Chinese Reconciliation Project addresses dark chapter in Tacoma's past —

Chinese Reconciliation Project addresses dark chapter in Tacoma's past

David Chesanow, News Tribune, Feb. 7, 2007

At 9:30 a.m. on Nov. 3, 1885, a mob of several hundred men marched through Tacoma's Chinese community, rousting its last 200 residents and herding them nine miles south to the Lake View train station, in what is now Lakewood, as policeman and sheriff's deputies looked on. After spending a cold, rainy night, many in partly open outbuildings, the Chinese were forced onto trains bound for Portland.


More than a century later, the Chinese Reconciliation Project Foundation, a Tacoma organization founded in 1994, is endeavoring to educate the public about those dark days in 1885 and to celebrate cutural diversity via the construction of a memorial park.

"This is the kind of thing we want to make sure is not forgotten," said Gail Yu, a Chinese Reconciliation Project Foundation board member. "We have to make sure that people are made aware of this, and the purpose of the park with respect to reconciliation is to bring communities together in the spirit of cooperation and mutual respect."

Chinese workers were instrumental in the construction of the nation's transcontinental railroads in the 1860s and '70s.

By the early 1880s, however, the major railroad lines were nearing completion, and Chinese laborers were moving to the cities of the West to find other work, according to Ed Echtle, a Pacific Northwest historian specializing in Asian immigration. As other immigrant groups arrived from Europe, the competition for labor intensified. Unions began to organize unskilled workers and tapped into their aversion to the Chinese.

Anti-Chinese discrimination became federal policy in 1882 when Congress passed the Chinese Exclusion Act, the first U.S. immigration law designed to bar a specific nationality.

"The Chinese became kind of a scapegoat for low wages because they were charged with working for less, undercutting white labor," Echtle said. "And then in the 1880s there was an economic downturn, which sort of exacerbated things, so that the Exclusion Act was a political response to the pressure from constituents to ban unskilled Chinese labor from coming in to compete with white labor."

On Sept. 28, at an anti-Chinese rally in Seattle, it was resolved that the Chinese had to get out of Washington Territory by Nov. 1, and white-owned businesses were called upon to dismiss their Chinese employees. In Tacoma, where only a few people (Washington pioneer Ezra Meeker was one) spoke out against the agitators or defied their demands to fire their Chinese workers, about 450 Chinese boarded trains or ships or left by other means; the remaining 200 were marched out to Lake View on Nov. 4.

Historian Murray Morgan described the procession: "Teamsters cracked their whips, the wagons lurched forward. The elderly and the sick Chinese were permitted to ride. The rest trudged after the wagons, wrapped in blankets against the cold rain, duffle slung on poles over the shoulders or in laundry bags on their backs. Their sandals sucked mud; some took them off and went barefoot. Many were crying. Armed whites on horseback rode beside the refugees, herding them like cattle, and guard of club-carrying whites brought up the rear, urging on the stragglers."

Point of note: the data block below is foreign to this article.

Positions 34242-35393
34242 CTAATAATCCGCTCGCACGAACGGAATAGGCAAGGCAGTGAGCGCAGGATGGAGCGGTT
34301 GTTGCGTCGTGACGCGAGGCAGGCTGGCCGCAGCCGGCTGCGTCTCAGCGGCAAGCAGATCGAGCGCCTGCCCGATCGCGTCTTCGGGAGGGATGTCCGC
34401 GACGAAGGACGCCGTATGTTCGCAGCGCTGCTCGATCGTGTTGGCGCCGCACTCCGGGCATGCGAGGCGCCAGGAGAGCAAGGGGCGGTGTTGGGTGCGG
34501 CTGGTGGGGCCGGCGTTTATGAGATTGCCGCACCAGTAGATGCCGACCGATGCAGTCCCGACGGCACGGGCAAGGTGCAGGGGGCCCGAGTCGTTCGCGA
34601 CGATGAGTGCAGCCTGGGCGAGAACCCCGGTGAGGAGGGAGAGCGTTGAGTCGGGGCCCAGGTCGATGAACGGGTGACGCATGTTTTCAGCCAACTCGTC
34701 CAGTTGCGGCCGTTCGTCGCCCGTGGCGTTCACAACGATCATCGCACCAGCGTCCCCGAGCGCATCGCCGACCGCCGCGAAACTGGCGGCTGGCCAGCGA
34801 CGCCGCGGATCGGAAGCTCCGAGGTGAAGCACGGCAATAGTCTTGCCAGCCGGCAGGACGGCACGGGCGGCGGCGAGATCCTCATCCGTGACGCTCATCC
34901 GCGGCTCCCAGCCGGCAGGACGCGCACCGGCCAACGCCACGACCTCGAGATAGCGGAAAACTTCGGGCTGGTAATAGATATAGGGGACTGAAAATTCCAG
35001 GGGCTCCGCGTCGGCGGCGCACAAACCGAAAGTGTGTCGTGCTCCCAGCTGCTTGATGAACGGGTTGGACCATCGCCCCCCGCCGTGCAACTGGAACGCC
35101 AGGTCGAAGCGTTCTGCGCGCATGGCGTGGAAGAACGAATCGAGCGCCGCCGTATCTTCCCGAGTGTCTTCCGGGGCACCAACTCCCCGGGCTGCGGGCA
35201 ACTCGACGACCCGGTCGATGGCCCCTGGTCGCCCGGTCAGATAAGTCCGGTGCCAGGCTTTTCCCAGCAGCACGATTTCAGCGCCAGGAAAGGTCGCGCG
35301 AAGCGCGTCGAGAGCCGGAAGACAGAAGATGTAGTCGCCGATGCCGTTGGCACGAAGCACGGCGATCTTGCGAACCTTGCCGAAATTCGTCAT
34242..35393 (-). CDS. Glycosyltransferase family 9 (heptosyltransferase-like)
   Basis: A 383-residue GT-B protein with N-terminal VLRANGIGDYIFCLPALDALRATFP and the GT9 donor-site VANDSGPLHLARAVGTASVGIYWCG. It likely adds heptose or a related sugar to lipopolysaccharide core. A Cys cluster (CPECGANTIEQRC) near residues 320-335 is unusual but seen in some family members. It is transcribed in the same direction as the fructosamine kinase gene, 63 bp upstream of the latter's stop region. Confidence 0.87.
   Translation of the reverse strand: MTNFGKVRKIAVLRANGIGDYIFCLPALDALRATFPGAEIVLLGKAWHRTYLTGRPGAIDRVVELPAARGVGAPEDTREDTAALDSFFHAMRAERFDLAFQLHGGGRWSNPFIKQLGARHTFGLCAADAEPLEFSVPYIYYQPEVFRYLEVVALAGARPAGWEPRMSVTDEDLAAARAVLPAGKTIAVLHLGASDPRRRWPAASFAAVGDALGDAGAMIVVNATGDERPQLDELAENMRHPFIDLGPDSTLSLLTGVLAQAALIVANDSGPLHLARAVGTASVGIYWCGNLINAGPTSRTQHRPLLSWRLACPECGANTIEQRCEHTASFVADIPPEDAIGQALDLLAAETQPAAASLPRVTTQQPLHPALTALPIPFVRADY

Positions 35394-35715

They spent a miserable night, some in the station waiting room, where there was a single stove, others in freight sheds. According to Jules Alexander Karlin in a 1954 article in Pacific Historical Review, the Chinese would maintain that the ordeal drove one woman, a merchant's wife, insane, and that two of their number later died from their prolonged exposure to weather.

Two days later, arsonists set fire to the vacated Chinese shops and residences of Little Canton. Tacoma's Chinese community was effectively erased.

In 1992, community activists formed a committee to address this dark episode in Tacoma's history. Congressman Norm Dicks and State Representative Art Wang helped secure an arrangement whereby part of a National Guard site on Commencement Bay--close to where Little Canton once stood--would be converted to a reconciliation park to educate the community about the expulsion, celebrate diversity and create a venue for experiencing Chinese culture. The next year the nonprofit Chinese Reconciliation Project Foundation was formed, said foundation president Theresa Pan Hosley: "That's when we started talking about reaching out to the community and doing some fund-raising."

Formal groundbreaking took place on Aug. 19, 2005, and the first phase is now under construction. When finished, the park will include a garden and a multipurpose building for community events and gatherings as well as classroom study. The project is expected to cost over $6 million.

"The best way to combat racism is through education and contact," Gail Yu noted. "We think (the park) can only bring the community together."

Visit the Chinese Reconciliation Project Foundation at

© News Tribune

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